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This fungus produces its fruit body (the visible part of the fungus) from late August to December. They can persist on the tree for up to six weeks, unusually long for a fungus. They have been known to fruit on the same tree annually for many years, and can continue to survive on the tree after it has fallen. Fungi are not plants. They cannot manufacture their own food, and belong to a kingdom all their own. The main part of the fungus is usually invisible, and consists of a mass of fine threads called mycelia, which are underground, or within the body of another organism. The fungus feeds by dissolving the host's tissue, living or dead, and absorbing the chemicals released. The visible part produces spores, the fungal equivalent of seeds. Not all fungi are destructive to their host. Many forms of heart rot fungi, formerly thought to confirm the death of an old tree, can actually extend its life. A trunk hollowed by these fungi remains as strong as a solid one but weighs much less, and is able to absorb wind shock better than a solid pillar. Other fungi growing on ailing tree limbs can assist in the limb's amputation, reducing the area of the tree's canopy and the demands on nutrients by the root system. The tree's roots can also grow into the hollowed out core and take advantage of the extra nutrients released into the soil by the action of the fungus. The net effect is a tree which is much less susceptible to wind blow, and which also has a well-fed old age.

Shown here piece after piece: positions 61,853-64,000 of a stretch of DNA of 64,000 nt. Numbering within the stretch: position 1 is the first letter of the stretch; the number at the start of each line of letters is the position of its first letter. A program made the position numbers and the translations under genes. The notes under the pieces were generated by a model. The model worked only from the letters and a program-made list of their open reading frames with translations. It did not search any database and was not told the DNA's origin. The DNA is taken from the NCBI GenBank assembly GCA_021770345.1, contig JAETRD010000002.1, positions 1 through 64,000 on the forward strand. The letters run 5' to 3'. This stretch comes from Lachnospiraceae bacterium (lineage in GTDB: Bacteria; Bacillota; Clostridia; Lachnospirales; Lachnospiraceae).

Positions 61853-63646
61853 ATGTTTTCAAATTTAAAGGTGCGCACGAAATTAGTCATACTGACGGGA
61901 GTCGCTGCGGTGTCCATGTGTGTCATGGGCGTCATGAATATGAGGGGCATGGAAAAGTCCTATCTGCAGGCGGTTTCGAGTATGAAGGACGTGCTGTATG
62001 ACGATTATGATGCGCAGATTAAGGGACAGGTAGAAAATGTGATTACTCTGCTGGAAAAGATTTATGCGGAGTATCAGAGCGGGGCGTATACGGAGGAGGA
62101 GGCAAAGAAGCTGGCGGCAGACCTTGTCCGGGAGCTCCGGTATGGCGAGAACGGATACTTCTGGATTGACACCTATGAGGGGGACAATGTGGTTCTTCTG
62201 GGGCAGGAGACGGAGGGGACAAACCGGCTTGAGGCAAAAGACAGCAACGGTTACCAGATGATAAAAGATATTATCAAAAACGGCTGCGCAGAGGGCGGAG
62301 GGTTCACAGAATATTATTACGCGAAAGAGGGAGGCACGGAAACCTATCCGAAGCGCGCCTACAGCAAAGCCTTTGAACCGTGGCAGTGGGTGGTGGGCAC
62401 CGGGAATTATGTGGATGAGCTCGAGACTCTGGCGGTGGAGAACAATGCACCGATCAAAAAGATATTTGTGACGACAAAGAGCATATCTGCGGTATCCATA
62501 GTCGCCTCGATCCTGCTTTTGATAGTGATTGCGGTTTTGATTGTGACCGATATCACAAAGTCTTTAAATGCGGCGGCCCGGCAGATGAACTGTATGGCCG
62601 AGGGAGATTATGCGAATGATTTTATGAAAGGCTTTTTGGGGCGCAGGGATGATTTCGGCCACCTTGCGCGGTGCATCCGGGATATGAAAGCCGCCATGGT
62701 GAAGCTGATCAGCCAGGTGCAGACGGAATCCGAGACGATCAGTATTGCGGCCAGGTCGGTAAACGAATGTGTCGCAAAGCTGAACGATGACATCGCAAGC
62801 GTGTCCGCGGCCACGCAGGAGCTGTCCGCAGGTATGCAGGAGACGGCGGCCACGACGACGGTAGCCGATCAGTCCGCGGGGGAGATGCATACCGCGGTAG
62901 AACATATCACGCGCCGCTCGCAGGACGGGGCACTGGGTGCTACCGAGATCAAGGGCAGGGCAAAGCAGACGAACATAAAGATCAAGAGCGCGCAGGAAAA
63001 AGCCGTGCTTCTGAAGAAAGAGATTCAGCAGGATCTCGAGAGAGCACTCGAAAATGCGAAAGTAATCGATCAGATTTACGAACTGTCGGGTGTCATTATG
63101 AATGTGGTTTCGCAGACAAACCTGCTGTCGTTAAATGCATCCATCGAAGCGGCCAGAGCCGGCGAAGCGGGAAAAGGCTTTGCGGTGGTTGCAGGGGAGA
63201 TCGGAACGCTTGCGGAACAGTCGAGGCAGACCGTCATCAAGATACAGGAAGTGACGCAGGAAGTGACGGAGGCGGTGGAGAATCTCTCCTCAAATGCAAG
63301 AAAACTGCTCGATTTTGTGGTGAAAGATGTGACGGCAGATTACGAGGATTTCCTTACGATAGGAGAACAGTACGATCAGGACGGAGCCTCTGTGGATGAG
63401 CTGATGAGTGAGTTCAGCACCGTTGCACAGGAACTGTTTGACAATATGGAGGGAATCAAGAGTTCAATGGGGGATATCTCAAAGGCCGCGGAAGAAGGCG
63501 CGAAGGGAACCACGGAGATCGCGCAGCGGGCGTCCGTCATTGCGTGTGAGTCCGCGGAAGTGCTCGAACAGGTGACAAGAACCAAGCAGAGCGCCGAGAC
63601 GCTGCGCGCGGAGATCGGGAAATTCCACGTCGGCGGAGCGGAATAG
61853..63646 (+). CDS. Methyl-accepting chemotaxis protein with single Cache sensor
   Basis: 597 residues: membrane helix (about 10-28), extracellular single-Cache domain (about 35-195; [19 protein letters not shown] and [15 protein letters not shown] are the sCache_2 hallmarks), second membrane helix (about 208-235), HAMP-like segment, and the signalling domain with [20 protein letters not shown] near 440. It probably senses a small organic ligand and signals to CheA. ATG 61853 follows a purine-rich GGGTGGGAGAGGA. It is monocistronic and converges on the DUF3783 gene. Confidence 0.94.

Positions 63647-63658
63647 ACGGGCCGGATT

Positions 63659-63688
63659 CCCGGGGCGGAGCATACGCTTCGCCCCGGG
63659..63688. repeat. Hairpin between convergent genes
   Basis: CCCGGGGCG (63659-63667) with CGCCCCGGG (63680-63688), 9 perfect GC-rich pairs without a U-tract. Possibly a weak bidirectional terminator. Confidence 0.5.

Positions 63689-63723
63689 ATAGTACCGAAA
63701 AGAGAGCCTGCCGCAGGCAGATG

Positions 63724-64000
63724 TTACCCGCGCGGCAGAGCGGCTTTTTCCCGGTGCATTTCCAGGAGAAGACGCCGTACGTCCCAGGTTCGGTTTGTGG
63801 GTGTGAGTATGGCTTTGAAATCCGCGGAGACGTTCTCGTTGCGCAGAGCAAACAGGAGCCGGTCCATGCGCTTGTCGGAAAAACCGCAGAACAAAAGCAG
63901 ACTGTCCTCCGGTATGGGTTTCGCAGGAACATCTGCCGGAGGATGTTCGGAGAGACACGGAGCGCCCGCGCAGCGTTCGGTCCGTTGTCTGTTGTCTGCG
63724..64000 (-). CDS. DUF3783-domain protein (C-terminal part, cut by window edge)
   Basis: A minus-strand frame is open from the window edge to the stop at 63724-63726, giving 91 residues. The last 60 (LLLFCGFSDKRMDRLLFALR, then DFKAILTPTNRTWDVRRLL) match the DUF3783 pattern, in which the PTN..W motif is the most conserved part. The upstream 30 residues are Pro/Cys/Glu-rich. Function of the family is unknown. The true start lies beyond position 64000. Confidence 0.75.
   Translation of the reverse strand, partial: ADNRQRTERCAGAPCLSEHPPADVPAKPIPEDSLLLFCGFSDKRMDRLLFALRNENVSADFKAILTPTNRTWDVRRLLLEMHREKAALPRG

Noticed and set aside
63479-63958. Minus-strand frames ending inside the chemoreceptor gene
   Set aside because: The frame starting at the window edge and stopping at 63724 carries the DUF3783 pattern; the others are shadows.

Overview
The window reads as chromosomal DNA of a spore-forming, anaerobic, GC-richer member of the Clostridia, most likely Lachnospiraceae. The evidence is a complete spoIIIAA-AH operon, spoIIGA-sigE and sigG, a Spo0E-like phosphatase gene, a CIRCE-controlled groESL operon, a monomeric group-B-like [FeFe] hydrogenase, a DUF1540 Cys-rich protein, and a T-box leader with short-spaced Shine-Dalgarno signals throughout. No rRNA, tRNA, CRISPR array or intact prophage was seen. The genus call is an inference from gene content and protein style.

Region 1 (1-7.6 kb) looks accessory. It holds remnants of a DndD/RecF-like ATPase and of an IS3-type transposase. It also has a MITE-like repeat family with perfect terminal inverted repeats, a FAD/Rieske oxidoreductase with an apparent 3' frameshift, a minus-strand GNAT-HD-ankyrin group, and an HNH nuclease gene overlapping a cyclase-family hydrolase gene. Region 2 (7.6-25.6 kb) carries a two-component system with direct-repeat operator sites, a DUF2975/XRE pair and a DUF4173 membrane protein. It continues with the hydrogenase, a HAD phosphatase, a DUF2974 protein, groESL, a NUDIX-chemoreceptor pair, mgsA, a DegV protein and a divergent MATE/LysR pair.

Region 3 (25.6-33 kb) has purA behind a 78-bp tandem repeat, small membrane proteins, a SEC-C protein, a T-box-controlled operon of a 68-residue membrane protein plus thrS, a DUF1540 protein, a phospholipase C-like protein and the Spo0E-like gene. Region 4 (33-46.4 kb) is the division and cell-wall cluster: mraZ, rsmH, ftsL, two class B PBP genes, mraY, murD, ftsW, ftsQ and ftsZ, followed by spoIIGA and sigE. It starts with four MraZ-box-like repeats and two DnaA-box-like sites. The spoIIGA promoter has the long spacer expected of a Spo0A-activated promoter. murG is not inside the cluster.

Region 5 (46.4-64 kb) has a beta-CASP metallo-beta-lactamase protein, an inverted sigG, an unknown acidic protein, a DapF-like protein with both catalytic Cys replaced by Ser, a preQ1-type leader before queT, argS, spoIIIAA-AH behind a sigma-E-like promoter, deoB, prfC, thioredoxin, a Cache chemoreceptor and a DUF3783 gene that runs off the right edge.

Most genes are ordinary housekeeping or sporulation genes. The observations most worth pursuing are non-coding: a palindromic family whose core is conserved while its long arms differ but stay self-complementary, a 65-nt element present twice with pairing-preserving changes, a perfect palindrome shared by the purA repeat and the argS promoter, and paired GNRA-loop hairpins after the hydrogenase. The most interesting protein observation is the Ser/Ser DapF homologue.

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Source: ARKive

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